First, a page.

PrayTell welcomes back Darnell St. Romain and Darrell St. Romain as guest posters on the topic of Black Catholics and liturgy. This is their third post for PTB.
By Darrell St. Romain & Darnell St. Romain
Worship wars in a Catholic context have been ongoing since the Council of Trent (1545–1563). Admittedly, that council was addressing abuses in the liturgy, but its reforms and implementation thereof stifled the voices of the many cultures that call the Catholic church home. Four hundred years later St. John XXIII convened the Second Vatican Council and liturgy was first and foremost on the minds of the council fathers. Sacrosanctum Concilium (1963) [Constitution on the Sacred Liturgy] (SC) now provides for the representation of cultures in the Roman liturgy. Paragraph 37 states:
“Even in the liturgy, the Church has no wish to impose a rigid uniformity in matters which do not implicate the faith or the good of the whole community; rather does she respect and foster the genius and talents of the various races and peoples. Anything in these peoples’ way of life which is not indissolubly bound up with superstition and error she studies with sympathy and, if possible, preserves intact. Sometimes in fact she admits such things into the liturgy itself, so long as they harmonize with its true and authentic spirit.”
This allows for the various cultures to bring their “self” to the liturgy.
The gifts of the African American culture enhance the celebration of the Mass. Recent events have heightened the cultural and racial disparities in the United States. As a result, many predominantly white communities wish to show solidarity with these communities of color, in particular the African American community. Music seems to be the most obvious way to express this solidarity. This is fantastic, but we can do more than sing another Negro Spiritual! Let us explore other gifts in the African American culture that serve the Church.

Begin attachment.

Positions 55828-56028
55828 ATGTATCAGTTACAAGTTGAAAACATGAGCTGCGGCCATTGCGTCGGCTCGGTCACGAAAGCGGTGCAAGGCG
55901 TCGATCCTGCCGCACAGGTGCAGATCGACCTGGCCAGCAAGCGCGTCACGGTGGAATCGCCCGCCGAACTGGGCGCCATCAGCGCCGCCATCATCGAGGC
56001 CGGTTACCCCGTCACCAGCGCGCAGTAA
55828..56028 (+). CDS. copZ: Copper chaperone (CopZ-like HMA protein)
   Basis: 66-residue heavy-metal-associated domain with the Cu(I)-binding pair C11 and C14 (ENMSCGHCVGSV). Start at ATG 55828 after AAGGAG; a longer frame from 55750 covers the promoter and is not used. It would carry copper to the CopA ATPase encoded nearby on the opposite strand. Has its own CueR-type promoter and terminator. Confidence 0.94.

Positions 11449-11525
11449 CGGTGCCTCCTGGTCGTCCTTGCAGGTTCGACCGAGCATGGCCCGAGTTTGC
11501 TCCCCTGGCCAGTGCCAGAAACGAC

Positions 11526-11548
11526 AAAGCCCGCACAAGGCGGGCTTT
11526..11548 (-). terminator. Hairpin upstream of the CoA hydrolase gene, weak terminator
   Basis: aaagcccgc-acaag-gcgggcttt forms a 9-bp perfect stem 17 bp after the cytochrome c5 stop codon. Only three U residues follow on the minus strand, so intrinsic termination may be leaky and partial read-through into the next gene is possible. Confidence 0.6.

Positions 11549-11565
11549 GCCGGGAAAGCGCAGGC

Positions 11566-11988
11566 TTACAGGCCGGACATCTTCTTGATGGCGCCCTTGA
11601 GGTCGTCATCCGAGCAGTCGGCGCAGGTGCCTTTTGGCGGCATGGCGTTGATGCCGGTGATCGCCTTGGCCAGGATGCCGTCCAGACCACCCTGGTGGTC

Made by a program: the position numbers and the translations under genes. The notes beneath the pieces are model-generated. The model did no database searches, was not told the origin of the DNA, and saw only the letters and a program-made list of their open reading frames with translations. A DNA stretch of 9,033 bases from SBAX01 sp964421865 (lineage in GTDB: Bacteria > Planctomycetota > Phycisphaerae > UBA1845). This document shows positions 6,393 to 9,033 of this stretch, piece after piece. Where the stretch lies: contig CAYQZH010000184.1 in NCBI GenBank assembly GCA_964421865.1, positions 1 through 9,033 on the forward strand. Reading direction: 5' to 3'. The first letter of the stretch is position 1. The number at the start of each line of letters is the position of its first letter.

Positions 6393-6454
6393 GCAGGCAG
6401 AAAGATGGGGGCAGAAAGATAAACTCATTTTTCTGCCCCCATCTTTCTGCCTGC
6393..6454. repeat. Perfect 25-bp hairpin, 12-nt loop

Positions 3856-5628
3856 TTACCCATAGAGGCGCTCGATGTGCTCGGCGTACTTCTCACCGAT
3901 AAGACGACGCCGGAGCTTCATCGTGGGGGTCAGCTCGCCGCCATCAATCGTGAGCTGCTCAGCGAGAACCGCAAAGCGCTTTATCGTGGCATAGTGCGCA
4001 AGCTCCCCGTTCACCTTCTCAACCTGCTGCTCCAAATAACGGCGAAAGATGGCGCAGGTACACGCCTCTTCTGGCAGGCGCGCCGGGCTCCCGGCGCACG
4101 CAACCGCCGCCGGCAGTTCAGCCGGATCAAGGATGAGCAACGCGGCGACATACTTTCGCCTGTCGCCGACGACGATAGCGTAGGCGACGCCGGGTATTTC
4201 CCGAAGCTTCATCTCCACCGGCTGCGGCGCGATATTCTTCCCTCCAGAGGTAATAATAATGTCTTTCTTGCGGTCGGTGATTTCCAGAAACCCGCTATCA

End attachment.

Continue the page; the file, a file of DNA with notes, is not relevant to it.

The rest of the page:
Part I of the pastoral letter by the African American Bishops What We Have Seen And Heard (1984) splendidly unpacks the wonderful qualities of African American spirituality. It is contemplative, holistic, joyful, and communitarian. Contemplative in that prayer is spontaneous and is based on the awe and transcendence of God. Holistic by not embracing the divisions between sacred and the secular, emotion and intellect, spirit and body, and individual and community. Joyful in celebration. Joyful in know the God provides hope even amid deep sorrow. Communitarian in that “I” becomes “we.” The community worships and lifts the concerns and sufferings of everyone gathered. The spirituality of African Americans always embodies the human person and humanity.
Time and space are hallmarks in African American worship. The people gather to receive the Word and Sacrament. Movement from Khronos time (human time) to Kyros time (God time) occurs. This is a celebration of when heaven and earth kiss. When God comes down from heaven and is re-presented in the Paschal Mystery, the living of anamnesis and prolepses of the reign of God. Keeping the Sabbath holy is not just another obligation to check off during the week. It is a life giving and receiving celebration for the worshiping community.
Preaching and prayer are vital for connection. Words matter. Telling of the story matters. The delivery of the narrative matters. The preaching moment is for enlivening of the scriptures. The minister masterfully articulates the connection between Old Testament and how Christ fulfills it in the New testament. There is a dialogic quality that interplays with the preacher and the parishioner. The homily needs time and space.
The language of prayer is one deeply entrenched in hope. Hope in the God of Abraham, Isaac, and Jacob. Hope that the God who delivered the Israelites will deliver anyone. Hope that God will fight your battles. Hope that God will come not a minute too early or a minute too late: an on-time God. It is concerned with the wellbeing of neighbor and creation. Paragraph 96 of Plenty Good Room: The Spirit and Truth of African American Catholic Worship (1990) reminds us, “The language of African American liturgy can be proclamatory in ‘witnessing’ and attentive in listening; very personal without being exclusive; immanent while genuinely transcendent; exuberant and profoundly silent. It is a language that promotes the assembly’s full active participation.”
When the church gathers for worship, it is King Jesus that is listening to our heart, our song, our spirit, our preaching, and our praying. The Negro Spiritual “King Jesus Is a-Listening” (listen here) is a personal prayer that reflects the desires of the community that Jesus will listen to a sinner’s prayer and save their soul.
We in the African American community welcome the solidarity of our white brothers and sisters regarding worship. Perhaps, as we continue our journey together, you will embrace all our gifts, beyond our music.